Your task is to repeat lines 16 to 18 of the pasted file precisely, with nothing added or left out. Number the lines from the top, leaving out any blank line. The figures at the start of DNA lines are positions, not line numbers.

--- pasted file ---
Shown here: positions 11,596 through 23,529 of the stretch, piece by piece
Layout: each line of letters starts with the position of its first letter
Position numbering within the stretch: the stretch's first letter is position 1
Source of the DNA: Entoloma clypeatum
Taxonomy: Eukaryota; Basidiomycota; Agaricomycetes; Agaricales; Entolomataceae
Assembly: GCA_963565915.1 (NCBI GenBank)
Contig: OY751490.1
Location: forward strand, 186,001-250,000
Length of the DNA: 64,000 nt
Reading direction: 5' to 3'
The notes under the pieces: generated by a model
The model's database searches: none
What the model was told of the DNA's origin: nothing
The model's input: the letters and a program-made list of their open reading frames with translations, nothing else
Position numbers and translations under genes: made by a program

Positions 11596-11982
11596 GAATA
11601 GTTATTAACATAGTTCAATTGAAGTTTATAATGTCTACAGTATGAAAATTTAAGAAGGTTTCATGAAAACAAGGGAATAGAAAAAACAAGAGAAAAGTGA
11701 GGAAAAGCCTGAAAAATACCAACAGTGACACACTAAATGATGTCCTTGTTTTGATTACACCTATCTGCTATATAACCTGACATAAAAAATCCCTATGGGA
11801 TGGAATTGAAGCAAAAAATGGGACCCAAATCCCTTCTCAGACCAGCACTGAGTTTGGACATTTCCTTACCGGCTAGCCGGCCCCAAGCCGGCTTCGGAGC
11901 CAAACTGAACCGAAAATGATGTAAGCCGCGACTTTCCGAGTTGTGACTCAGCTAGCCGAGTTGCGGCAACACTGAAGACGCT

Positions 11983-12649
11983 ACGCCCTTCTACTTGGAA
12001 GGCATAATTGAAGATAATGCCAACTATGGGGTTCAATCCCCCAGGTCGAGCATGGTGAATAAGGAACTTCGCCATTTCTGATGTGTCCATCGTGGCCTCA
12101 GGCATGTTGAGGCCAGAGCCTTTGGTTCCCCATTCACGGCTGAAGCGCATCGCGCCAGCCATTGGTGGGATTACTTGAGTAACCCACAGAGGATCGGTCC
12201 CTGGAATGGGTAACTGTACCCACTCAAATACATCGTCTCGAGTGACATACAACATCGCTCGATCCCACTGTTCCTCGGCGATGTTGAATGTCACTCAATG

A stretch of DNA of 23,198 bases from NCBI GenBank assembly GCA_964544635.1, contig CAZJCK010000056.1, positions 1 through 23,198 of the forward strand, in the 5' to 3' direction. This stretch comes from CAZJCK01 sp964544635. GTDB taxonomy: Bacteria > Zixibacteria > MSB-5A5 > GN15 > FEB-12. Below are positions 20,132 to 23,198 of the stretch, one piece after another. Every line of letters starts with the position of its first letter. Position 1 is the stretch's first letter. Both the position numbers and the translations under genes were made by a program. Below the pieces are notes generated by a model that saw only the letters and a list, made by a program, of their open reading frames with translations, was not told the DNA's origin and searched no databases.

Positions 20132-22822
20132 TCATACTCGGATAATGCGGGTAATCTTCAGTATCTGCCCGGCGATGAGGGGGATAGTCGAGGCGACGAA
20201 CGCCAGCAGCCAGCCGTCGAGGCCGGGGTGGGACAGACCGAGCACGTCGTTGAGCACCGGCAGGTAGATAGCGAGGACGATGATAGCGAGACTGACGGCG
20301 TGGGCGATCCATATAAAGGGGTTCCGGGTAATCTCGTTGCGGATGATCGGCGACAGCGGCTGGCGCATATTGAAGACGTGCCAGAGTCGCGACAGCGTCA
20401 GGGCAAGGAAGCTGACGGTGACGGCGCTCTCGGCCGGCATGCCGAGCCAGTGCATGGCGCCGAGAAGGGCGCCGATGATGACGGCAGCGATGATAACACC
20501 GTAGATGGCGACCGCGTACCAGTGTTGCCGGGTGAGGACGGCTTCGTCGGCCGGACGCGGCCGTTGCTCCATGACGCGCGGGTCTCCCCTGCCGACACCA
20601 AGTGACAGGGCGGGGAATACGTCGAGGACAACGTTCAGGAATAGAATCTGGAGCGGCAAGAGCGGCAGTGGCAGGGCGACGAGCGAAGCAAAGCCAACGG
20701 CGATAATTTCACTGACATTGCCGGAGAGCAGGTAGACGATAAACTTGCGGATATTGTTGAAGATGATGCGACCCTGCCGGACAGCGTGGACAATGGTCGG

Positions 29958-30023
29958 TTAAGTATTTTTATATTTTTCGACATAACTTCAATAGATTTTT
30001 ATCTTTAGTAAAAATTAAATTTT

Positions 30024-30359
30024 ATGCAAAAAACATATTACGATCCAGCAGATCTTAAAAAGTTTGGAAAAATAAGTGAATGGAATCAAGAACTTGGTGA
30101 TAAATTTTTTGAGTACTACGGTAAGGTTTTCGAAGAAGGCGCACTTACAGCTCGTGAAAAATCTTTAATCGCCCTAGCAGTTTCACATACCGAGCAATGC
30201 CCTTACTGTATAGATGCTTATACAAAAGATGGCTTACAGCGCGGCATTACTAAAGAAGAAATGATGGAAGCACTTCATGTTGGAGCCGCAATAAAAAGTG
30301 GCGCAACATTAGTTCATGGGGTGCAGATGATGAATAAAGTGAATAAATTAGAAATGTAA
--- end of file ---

Positions 11596-11982
11596 GAATA
11601 GTTATTAACATAGTTCAATTGAAGTTTATAATGTCTACAGTATGAAAATTTAAGAAGGTTTCATGAAAACAAGGGAATAGAAAAAACAAGAGAAAAGTGA